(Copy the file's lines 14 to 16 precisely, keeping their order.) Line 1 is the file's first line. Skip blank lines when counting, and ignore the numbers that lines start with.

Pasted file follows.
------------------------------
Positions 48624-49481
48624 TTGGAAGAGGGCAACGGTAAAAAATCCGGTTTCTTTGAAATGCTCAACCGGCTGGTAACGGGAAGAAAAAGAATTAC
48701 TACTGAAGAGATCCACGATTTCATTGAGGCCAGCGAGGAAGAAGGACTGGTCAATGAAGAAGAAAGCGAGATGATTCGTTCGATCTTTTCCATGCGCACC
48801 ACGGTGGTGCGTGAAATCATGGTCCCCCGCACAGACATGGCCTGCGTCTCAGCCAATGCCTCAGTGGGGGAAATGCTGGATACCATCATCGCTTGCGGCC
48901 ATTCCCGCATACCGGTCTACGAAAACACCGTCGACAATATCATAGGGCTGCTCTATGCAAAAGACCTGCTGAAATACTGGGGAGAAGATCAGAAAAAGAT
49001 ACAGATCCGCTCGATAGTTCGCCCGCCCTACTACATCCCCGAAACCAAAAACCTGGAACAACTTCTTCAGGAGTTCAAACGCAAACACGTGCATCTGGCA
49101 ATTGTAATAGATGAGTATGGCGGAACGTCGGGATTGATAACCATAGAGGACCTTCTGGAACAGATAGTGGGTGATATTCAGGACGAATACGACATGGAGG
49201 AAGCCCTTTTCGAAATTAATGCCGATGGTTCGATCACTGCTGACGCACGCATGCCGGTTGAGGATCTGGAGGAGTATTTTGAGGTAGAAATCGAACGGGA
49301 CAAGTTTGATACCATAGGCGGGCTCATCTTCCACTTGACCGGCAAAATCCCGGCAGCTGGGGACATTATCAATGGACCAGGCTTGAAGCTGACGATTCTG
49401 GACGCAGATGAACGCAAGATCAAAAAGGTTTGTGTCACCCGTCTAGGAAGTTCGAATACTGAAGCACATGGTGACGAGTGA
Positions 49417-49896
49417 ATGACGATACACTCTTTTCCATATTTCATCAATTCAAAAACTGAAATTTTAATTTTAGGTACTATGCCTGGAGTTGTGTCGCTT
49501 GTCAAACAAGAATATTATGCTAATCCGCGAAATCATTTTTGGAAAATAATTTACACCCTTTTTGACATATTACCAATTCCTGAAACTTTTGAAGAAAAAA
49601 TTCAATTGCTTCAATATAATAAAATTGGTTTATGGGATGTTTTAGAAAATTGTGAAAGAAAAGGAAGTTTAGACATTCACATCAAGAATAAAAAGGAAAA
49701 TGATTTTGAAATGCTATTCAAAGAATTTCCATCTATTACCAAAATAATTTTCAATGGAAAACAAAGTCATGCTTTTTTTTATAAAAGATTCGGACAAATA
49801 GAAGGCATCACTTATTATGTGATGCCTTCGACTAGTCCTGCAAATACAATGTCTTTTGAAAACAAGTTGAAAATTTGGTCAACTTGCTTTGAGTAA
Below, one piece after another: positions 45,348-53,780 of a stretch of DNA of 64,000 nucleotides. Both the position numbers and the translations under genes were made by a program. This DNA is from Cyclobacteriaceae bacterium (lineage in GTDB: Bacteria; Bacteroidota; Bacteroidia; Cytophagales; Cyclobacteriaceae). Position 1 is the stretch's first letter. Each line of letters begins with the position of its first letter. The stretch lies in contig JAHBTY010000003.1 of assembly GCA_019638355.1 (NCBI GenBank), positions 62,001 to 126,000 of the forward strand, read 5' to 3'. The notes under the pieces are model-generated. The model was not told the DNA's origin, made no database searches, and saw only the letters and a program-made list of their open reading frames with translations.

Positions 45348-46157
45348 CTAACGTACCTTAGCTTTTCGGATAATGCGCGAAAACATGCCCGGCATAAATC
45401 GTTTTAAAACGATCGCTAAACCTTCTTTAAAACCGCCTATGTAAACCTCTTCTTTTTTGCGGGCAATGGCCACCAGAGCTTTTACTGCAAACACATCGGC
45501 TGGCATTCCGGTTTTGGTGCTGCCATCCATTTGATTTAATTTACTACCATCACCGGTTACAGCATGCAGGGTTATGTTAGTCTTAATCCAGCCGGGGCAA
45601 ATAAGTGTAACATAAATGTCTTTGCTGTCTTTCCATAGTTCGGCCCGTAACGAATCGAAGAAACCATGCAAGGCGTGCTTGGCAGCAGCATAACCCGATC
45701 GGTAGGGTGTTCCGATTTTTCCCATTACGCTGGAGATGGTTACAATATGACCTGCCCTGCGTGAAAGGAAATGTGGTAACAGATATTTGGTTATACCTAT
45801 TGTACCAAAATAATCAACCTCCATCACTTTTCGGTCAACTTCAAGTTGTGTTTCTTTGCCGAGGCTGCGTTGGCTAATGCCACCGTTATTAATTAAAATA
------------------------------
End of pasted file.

49601 TTCAATTGCTTCAATATAATAAAATTGGTTTATGGGATGTTTTAGAAAATTGTGAAAGAAAAGGAAGTTTAGACATTCACATCAAGAATAAAAAGGAAAA
49701 TGATTTTGAAATGCTATTCAAAGAATTTCCATCTATTACCAAAATAATTTTCAATGGAAAACAAAGTCATGCTTTTTTTTATAAAAGATTCGGACAAATA
49801 GAAGGCATCACTTATTATGTGATGCCTTCGACTAGTCCTGCAAATACAATGTCTTTTGAAAACAAGTTGAAAATTTGGTCAACTTGCTTTGAGTAA